Not a bad innings, as they say

February 5th, 2019 | Ian Carnaby's Racing News

I am not an obsessive reader of obituaries, although every now and then they inevitably touch on events from my past. Like a lot of people, I glance at the bottom of the article to see how long the subject was around, if that’s not too blunt. 

In my case, they haven’t done too badly if they were born before November 1948 (which is when Mick Channon, Prince Charles and your correspondent first appeared and it’s good to know that two of us have made it big) because they’ve moved on into their seventies. We may not match Dudley Sutton, who made it to 85 after a long career treading the boards, though most people will remember him as Tinker in Lovejoy opposite Ian McShane. I go back quite a bit further and recall his role in The Leather Boys, which was one of the first films, a biker picture set around the legendary A1 Cafe off the North Circular Road, to treat homosexuality in a mature, adult way. Dudley himself was certainly not gay, incidentally.

Clive Swift has gone, as well, at 82. He will be remembered for his role as the long-suffering husband of relentless social climber Patricia Routledge in the BBC series Keeping Up Appearances. Among his many film roles was a fleeting appearance in Alfred Hitchcock’s Frenzy (1972), which Hitch adapted from Arthur La Bern’s novel Goodbye Piccadilly, Farewell Leicester Square.

Much of this tale is set in what we might call a vanished London, although Shepherd Market off Curzon Street remains a good place to sit and watch the world go by. It used to be a red light area, a sophisticated one, although the girls generally had rent-by-the-hour premises in Victoria. The oldest profession was not tainted or dominated by trafficking in those days and those offering personal services had simply made their own choice.

You could buy The Racehorse (long gone) in Turf Newspapers, which was run by the rudest man in London. Indeed, he was so abrupt that customers sometimes went back because they couldn’t quite believe it the first time. Anyway, Turf Newspapers disappeared long ago but The Grapes, an excellent pub, is still going strong and features in La Bern’s book. Paradise was sitting outside one of the cafes, reading the Life and waiting for The Grapes to open.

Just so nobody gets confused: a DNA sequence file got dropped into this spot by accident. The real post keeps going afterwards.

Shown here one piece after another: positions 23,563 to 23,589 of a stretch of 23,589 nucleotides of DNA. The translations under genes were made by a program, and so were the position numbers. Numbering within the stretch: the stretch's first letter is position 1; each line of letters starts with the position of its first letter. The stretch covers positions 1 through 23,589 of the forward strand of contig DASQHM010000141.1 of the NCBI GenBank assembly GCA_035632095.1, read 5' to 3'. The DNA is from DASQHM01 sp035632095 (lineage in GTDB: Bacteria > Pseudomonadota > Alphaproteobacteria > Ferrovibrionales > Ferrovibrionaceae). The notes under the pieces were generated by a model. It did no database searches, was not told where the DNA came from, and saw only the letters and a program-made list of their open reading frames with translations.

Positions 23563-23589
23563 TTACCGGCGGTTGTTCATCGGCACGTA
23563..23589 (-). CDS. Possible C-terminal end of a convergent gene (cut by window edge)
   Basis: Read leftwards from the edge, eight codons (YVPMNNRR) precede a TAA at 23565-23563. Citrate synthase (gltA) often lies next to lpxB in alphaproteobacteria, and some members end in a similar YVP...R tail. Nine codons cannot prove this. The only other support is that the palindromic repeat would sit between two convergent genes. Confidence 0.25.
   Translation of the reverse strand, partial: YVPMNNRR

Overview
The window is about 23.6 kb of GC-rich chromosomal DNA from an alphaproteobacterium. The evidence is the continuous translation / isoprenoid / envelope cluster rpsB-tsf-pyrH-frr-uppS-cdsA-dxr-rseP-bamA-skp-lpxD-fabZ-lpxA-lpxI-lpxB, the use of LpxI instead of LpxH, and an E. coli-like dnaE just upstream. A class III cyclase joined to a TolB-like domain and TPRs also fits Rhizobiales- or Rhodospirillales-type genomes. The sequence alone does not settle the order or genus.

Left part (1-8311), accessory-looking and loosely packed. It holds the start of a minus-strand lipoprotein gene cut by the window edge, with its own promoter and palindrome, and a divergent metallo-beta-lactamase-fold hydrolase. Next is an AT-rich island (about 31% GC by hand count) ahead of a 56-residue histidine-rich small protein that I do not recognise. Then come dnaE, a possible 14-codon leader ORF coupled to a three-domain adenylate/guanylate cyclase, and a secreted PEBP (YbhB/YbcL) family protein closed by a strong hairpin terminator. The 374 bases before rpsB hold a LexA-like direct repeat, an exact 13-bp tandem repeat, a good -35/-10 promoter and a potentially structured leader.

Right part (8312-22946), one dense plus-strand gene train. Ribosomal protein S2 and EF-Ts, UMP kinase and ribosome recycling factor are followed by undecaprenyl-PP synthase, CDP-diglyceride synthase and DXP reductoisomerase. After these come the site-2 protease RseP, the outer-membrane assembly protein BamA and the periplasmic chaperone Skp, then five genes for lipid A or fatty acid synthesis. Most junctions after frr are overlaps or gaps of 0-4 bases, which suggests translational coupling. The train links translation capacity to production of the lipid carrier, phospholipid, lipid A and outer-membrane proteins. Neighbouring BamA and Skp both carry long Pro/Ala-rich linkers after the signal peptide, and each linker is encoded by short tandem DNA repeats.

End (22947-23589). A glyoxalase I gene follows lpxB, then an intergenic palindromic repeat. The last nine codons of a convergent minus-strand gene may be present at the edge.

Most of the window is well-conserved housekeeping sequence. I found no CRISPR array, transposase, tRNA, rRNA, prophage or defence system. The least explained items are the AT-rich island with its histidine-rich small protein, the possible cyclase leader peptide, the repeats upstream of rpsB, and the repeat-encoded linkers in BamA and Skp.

I’m not sure I ever backed a loser when bringing maximum concentration to bear in there, though the best results were the short-priced winner of the amateur riders’ maiden sprint handicap at Redcar and Don’t Drop Bombs winning another amateur riders’ handicap at Brighton. I’d been in a printer’s in Great Titchfield Street earlier on and could hardly avoid hearing the manager in conversation with someone I took to be Newmarket trainer Julia Feilden. I introduced myself and he didn’t mind admitting that Don’t Drop Bombs was well fancied. It won by miles and it was passing the two-furlong pole that my friend Arno Rudolf and I started dancing in the betting shop.

It’s been a William Hill in Shepherd Market for years now, though I’m not sure the firm had it when Arthur wrote the book. The hero is dismissive    indeed, one might almost say bitter    when assessing the tips in newspapers around the walls. I don’t think I’ve ever felt that way, because you don’t have to rely on other people and should be doing your own thing, but Goodbye Piccadilly, Farewell Leicester Square has quite a hard edge to it.

Even older is It Always Rains on Sunday, a 1947 film set in Bethnal Green (and ‘vanished’ really is the appropriate word here) with quite a few familiar faces    Googie Withers, Alfie Bass and Sidney Tafler, a man born to extol the quality of a nice bit of schmutter if ever there was one, among them. It’s a nice old picture with an authentic chase in the railway stockyards at the end. Jack Warner, who went on to play Doxon of Dick Green (as we used to call it) gets his man and Alfie plays a small-time flim-flam man to perfection. Fiddler on the Roof wasn’t a glimmer in anyone’s eye in 1947, of course, but Alfie ended up taking over from Topol in the West End. Oy veh!

In It Always Rains, someone called Nicky Henderson receives damages for wrongful arrest and someone else studies the back page of the News of the World to find out how a dog got on at Haringey the night before. I wonder if the research was spot-on; it probably was but imagine if you can the greyhound results on the back of a national Sunday paper now. Not that London has any greyhound tracks, of course.

It’s a funny thing, but when I was jobbing around as a boardman in the 1970s, I met an Irishman called Jim in a shop in Clerkenwell. He always backed Commutering out of Trap 1 at Haringey, when it was still sometimes Harringay, and very well he did out of it, too. He also gave me Goodbye Piccadilly, Farewell Leicester Square among some other books and I often wonder what happened to him.

Not that I think all that much about the past, of course.